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Part 2 – How Blue Light Works – Dr. Susan Lake Talks Screen Time As a Mother and a Doctor

Kids may not notice their eyes becoming tired, but parents will often notice this change first.We previously discussed the frustrations that arise for parents when they read recommendations from medical professionals regarding screen time limits. To fully understand why these limits are so strict despite the fact that they are nearly unobtainable, I’d like to be clear about how blue light gets to our retinas and why it must be filtered and protected against.

Blue light is everywhere.

You may be surprised to know that our main source of blue light is from the sun, similar to the Ultraviolet light (UV) that we have heard about for decades. In addition, although computer screens, phones, and tablets are a smaller contributor to our blue light consumption, the increased amount of time our children are spending on them is causing us a lot of concern as is the proximity of these devices to our children’s faces.

UV light and blue light are filtered by our eyes very differently. To best understand how blue light gets to the part of our eye to cause damage, I like to use an example that will resonate with most parents of teens.

Scenario #1:

Your teenager enters a room. At the opposite end of that room is the door to their Dr. Susan Lake Talks Screen Time As a Mother and a Doctorbedroom. They are greeted by a large group of their best friends. The teen pauses, chats, laughs, answers questions, and spends a great deal of time with them. In fact, they may never arrive at the opposite end of the room to retreat to the solace of their room.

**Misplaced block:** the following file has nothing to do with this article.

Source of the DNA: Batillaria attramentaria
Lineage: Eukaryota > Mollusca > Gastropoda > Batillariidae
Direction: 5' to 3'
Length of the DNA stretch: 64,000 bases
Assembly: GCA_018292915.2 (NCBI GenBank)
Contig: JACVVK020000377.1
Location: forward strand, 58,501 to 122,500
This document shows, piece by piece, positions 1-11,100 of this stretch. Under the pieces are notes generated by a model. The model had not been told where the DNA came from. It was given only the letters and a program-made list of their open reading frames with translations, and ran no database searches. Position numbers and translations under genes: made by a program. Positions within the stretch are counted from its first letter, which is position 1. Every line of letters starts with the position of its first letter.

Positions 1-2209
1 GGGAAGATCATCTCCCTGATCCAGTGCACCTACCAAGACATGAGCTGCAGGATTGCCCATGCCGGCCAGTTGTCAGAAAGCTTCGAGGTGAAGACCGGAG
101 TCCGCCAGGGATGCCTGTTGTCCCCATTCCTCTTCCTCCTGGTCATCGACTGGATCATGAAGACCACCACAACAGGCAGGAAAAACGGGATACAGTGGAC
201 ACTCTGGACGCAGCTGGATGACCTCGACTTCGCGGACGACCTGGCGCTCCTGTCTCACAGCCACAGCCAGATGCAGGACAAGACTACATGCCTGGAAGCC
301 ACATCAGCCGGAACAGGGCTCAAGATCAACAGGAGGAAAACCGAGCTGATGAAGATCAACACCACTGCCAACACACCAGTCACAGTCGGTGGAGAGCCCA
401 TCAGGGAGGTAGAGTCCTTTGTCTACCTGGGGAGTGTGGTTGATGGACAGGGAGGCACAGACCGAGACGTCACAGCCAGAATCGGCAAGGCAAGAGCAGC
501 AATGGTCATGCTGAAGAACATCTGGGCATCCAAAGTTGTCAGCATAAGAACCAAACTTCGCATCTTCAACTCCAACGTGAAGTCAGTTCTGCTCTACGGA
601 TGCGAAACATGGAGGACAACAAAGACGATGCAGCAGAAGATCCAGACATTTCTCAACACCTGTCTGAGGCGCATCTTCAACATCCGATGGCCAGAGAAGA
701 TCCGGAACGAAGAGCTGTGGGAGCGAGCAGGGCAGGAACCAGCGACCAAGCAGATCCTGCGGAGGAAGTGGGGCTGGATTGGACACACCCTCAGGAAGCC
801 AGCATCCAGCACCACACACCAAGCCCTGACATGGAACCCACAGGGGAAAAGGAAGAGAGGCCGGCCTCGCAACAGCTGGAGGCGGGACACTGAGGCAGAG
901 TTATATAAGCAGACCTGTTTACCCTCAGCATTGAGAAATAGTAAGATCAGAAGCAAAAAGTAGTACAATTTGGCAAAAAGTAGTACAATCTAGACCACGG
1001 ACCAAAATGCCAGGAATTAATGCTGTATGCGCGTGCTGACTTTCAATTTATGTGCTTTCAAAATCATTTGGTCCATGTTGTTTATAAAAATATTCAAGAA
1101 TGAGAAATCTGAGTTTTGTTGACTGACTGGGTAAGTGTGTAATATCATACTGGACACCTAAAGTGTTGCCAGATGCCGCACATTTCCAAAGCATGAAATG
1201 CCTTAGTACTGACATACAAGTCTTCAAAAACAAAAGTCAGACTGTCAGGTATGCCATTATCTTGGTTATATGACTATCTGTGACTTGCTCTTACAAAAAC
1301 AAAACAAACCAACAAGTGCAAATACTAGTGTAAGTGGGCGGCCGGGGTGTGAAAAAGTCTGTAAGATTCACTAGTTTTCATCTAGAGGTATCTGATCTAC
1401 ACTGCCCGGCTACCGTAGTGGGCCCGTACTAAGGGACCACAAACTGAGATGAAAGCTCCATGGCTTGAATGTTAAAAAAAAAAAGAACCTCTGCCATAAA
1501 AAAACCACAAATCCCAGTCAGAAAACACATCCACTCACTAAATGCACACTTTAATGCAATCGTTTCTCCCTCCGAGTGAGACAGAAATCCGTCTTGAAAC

Scenario #2:

Your teenager enters the same room. They are greeted by you, their parent, asking them about their day, their homework, their love life, their thoughts on everything. They mumble “fine” and stream very quickly past you without pause to arrive at the door that will allow them access to the solace of their room.

What does this have to do with blue light, you ask? Scenario #1 is how UV reacts when it hits your eye.  It is blocked by the cornea and lens, which filter out an amazingly high amount of its damaging rays so that they don’t reach the back of the eye to damage the retina. The remainder can be filtered by UV blocking sunglasses.

Scenario #2 is how blue light reacts when it hits your eye. It streams right back those initial structures and blasts the sensitive and highly susceptible tissues of the retina.

Some blue light is good and essential to our health. Too much can potentially damage retinal structures and will definitely cause eye strain, irritation, blurry vision, and fatigue that derail your child’s ability to best perform at all visual tasks.

In summary, it could be said that devices such as computers, developed to enhance our children’s educational opportunities, also contribute to the reduction in the amount of time they are able to work on them.

Does the irony in that hit you as hard as it does me? Then read my next blog where I explain what you can do to reduce the damage this blue light can cause and best protect your kids. Catch up and read my first blog in this series here if you haven’t already. 

In the meantime, learn about EyePromise’s Screen Shield™ Teen eye vitamin that can help protect kids’ eyes from the affects of increased screen time.

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